29 Aug 2014

The GAO’s Whitewash on “Social Cost of Carbon”

Climate Change, Shameless Self-Promotion 3 Comments

I know some of you may be vaguely interested in the climate change policy debate, but you realize there’s a lot of reading to get up to speed you would have to decide which person is fudging the facts etc. If that’s you, I’ve got just the blog post you’ve been waiting for.

In this post at IER, I use the just-released Government Accountability Office (GAO) report to show that the Obama Administration’s Working Group on the “social cost of carbon” clearly ignored two of the government’s own guidelines when doing cost/benefit analyses. This isn’t up for debate; I let the GAO itself establish the rules, and then quote from the GAO report itself to show the Administration ignored them. What’s hilarious is that the GAO report doesn’t take a stand on whether this is legitimate; it merely says that it describes what happened.

There’s no point in excerpting, you just need to follow the link if this interests you.

3 Responses to “The GAO’s Whitewash on “Social Cost of Carbon””

  1. Enopoletus Harding says:

    What can average Americans do about this inconsistency in government procedure? And what is the most realistic discount rate here?
    Also, very interesting that some posts on this blog get over 170 comments, and some get fewer than five.

    • Scott D says:

      Philippe and LK trigger about 75% of those comments. Those posts with 2-15 comments, typically those two are absent.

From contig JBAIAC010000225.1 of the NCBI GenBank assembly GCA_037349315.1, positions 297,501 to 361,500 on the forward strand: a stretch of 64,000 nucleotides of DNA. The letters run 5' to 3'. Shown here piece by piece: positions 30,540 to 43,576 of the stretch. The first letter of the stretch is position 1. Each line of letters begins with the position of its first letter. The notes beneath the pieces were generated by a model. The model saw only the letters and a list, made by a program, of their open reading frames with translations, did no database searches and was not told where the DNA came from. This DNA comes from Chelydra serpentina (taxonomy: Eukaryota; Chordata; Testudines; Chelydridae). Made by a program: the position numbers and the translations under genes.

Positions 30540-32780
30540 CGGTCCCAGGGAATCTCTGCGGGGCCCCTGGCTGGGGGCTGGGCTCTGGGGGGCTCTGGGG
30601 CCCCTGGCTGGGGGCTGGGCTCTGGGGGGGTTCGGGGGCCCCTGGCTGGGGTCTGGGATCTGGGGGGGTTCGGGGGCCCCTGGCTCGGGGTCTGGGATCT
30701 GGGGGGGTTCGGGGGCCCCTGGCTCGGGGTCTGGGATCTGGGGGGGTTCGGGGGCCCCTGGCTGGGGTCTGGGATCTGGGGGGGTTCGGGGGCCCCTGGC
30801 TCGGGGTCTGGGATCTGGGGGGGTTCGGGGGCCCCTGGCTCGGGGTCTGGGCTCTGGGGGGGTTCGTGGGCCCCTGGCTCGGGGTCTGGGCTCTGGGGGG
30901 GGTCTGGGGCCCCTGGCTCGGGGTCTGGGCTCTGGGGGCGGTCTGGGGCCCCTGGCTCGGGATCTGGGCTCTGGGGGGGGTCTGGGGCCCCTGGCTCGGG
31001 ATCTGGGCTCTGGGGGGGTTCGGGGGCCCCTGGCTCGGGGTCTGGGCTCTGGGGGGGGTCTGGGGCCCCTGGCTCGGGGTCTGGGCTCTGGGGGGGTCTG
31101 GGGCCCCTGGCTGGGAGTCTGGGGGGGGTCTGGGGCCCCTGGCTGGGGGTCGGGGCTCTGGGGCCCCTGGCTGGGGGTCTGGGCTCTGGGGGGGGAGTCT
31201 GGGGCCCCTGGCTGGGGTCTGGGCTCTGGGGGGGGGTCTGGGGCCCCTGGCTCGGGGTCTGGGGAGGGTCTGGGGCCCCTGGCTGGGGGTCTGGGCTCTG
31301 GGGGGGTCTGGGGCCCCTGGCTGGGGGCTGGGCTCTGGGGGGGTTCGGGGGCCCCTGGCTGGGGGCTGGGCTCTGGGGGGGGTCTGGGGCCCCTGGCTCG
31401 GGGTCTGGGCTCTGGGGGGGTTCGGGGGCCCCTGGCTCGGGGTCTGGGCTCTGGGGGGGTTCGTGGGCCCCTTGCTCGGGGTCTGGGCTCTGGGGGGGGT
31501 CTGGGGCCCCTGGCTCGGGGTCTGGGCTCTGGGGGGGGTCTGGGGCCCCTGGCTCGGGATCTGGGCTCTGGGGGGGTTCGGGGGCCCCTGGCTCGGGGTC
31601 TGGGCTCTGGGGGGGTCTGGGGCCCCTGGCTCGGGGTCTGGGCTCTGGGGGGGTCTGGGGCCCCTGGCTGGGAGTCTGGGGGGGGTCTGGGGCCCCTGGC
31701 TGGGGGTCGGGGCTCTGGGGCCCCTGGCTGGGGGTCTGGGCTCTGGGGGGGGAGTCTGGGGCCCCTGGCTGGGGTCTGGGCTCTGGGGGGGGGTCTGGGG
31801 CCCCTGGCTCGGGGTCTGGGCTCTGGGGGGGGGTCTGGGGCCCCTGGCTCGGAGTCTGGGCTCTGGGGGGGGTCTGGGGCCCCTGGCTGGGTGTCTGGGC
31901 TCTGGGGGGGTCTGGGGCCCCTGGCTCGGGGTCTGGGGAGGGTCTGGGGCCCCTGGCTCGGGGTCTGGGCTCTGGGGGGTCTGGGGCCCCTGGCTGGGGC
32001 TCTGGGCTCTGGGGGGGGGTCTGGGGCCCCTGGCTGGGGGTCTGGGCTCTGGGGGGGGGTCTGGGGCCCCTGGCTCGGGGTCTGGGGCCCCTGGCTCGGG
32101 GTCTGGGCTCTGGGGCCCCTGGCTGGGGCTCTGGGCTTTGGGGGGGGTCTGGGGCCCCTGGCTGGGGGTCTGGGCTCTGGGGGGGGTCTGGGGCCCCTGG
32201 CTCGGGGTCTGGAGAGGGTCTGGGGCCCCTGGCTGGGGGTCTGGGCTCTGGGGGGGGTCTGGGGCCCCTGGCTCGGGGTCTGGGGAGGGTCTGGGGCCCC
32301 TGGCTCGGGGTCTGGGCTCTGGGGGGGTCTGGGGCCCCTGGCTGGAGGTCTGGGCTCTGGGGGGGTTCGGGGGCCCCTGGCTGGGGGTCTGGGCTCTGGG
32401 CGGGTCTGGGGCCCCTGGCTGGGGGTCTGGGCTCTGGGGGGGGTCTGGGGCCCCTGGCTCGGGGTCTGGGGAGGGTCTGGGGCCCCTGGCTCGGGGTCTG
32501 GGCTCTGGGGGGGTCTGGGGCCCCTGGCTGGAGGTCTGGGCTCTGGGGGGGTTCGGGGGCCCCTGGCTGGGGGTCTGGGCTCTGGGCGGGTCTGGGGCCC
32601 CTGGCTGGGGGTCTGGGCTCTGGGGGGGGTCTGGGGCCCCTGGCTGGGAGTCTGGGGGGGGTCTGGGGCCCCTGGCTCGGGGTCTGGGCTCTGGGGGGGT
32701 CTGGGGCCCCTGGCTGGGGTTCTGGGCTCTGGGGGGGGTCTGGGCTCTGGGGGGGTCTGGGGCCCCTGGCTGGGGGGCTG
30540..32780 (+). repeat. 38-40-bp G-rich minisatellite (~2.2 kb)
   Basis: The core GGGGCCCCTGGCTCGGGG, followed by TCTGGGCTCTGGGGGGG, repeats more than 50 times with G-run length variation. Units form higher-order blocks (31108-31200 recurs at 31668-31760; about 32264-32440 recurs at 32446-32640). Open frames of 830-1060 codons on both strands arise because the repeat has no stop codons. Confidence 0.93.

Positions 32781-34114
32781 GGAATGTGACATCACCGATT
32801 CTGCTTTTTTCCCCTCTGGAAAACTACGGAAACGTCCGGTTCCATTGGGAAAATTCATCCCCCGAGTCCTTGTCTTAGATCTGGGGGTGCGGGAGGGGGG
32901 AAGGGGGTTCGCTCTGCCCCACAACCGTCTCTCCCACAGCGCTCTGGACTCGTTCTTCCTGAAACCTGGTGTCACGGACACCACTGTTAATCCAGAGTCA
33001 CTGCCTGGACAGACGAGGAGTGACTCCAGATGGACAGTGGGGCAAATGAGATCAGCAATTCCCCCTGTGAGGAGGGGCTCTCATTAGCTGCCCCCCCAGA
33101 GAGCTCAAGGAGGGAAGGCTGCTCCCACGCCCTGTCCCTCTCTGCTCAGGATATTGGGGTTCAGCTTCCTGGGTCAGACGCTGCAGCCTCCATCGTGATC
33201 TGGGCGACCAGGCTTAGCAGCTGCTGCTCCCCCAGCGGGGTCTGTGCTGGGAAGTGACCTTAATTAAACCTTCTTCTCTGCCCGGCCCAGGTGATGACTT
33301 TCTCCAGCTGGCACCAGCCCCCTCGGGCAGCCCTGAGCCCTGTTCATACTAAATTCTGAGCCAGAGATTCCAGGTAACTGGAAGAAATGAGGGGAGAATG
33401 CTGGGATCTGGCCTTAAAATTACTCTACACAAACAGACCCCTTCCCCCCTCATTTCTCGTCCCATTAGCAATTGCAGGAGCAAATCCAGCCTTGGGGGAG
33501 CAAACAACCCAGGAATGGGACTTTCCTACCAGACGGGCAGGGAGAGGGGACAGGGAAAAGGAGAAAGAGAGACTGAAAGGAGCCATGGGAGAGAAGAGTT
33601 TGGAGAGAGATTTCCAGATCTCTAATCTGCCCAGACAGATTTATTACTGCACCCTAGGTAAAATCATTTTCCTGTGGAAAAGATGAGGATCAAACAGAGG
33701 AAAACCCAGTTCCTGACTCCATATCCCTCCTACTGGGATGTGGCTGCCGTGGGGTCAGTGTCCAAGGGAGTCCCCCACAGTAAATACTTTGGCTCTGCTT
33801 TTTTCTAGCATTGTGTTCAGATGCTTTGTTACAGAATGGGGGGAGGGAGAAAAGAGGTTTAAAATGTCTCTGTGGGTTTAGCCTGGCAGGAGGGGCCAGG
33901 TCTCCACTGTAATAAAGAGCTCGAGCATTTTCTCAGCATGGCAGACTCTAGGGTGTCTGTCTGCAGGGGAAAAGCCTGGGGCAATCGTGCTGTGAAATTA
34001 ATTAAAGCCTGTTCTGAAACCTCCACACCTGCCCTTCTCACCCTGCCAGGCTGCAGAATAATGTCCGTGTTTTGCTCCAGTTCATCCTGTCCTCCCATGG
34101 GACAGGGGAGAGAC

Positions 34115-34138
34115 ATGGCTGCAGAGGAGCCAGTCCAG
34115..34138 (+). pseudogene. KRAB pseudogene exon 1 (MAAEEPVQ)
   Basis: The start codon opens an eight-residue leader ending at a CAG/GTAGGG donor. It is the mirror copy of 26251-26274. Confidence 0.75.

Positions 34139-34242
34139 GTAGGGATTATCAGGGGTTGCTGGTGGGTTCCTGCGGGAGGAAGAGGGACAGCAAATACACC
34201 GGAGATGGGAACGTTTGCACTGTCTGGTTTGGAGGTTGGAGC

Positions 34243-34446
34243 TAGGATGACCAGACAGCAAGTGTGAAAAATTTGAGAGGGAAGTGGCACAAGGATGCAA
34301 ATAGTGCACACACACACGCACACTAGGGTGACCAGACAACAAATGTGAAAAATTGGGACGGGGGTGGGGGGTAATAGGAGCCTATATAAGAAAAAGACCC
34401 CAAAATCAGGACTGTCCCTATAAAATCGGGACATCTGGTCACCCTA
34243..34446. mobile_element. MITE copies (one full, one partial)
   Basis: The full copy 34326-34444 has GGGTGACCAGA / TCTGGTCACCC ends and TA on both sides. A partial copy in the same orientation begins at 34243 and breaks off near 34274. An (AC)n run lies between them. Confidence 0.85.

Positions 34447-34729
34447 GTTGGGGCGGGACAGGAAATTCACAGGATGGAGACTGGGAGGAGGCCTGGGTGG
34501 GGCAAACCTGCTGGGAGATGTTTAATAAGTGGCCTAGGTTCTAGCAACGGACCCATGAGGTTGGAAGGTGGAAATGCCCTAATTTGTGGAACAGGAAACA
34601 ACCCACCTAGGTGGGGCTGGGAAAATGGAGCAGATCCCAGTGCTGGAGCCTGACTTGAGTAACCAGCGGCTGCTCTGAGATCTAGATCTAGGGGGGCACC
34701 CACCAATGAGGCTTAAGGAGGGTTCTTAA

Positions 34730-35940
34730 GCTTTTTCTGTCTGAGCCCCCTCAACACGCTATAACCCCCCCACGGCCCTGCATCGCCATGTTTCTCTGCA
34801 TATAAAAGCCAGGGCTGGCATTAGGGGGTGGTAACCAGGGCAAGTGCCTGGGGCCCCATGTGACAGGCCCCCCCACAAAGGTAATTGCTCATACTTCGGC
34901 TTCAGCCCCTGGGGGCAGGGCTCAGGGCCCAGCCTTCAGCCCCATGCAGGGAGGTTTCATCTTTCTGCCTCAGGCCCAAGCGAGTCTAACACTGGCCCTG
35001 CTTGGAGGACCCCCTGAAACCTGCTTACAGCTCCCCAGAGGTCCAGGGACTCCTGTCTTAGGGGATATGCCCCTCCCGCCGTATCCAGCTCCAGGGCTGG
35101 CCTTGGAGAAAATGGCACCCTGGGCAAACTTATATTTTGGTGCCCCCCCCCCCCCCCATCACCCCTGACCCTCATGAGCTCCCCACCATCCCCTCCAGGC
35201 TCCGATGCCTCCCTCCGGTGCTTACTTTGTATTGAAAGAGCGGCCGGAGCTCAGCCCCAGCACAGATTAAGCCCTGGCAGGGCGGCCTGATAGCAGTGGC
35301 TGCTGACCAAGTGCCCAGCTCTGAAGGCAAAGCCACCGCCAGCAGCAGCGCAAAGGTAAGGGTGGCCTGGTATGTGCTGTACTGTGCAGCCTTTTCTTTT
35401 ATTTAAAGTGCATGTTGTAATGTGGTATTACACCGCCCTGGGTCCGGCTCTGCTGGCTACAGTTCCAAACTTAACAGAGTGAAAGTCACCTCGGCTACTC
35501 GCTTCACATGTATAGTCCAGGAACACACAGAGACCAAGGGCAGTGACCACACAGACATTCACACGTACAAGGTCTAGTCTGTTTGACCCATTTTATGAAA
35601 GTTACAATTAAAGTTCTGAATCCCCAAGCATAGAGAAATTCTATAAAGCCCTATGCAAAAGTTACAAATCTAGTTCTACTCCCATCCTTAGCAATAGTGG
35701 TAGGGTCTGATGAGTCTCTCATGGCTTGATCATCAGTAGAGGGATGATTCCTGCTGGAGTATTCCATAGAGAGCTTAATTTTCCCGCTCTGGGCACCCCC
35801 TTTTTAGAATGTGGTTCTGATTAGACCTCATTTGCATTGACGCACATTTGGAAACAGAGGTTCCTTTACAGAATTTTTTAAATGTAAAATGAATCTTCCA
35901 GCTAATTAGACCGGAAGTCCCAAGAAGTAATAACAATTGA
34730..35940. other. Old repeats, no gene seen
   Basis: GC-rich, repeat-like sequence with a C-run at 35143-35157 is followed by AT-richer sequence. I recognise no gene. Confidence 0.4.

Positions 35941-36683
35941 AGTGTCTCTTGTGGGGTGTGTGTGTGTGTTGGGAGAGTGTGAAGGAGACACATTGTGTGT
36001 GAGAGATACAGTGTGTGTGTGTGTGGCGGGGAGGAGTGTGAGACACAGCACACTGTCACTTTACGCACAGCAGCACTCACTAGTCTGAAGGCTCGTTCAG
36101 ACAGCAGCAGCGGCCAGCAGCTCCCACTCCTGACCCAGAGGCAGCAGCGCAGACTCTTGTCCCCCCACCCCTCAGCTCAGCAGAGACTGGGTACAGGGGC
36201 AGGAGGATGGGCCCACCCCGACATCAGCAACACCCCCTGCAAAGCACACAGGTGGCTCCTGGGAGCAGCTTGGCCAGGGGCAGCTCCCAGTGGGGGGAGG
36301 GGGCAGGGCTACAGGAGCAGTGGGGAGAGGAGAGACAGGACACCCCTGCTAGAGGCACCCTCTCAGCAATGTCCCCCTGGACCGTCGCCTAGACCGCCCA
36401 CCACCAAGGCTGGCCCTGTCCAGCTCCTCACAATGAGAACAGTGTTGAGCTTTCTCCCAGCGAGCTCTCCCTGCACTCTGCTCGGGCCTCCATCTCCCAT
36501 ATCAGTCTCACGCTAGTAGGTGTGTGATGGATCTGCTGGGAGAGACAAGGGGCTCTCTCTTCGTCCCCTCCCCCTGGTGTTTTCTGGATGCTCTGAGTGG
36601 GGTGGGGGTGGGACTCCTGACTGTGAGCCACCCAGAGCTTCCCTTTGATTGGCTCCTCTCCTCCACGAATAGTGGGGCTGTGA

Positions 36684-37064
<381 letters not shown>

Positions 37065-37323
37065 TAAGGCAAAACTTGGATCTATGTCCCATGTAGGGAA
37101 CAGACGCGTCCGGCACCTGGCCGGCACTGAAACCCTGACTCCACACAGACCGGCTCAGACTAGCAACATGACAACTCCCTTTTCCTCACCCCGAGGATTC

2. Harold says:

    They did not follow the rule to use a 7% discount rate. Fair cop. But it seems pretty universally agreed that a 7% discount rate is not appropriate. It seems to be difficult to establish what rate is appropriate. Dealing with relatively distant future events presents lots of problems deciding which to use, but as far as I can tell almost nobody thinks 7% is appropriate. So whilst you have caught them out not following their own rules, it does not add much to the debate about how to deal with it.

    This discount rate thing is important, but I do not know what you think is the appropriate rate. As you have said before, this is as much philosophical as economic, as whatever rate is selected there are apparent contradictions with what people seem to believe is “right.” However, we cannot simply dodge it, as that is simply to accept an arbitrary rate anyway.

    I would guess you think market rate is the only appropriate one.

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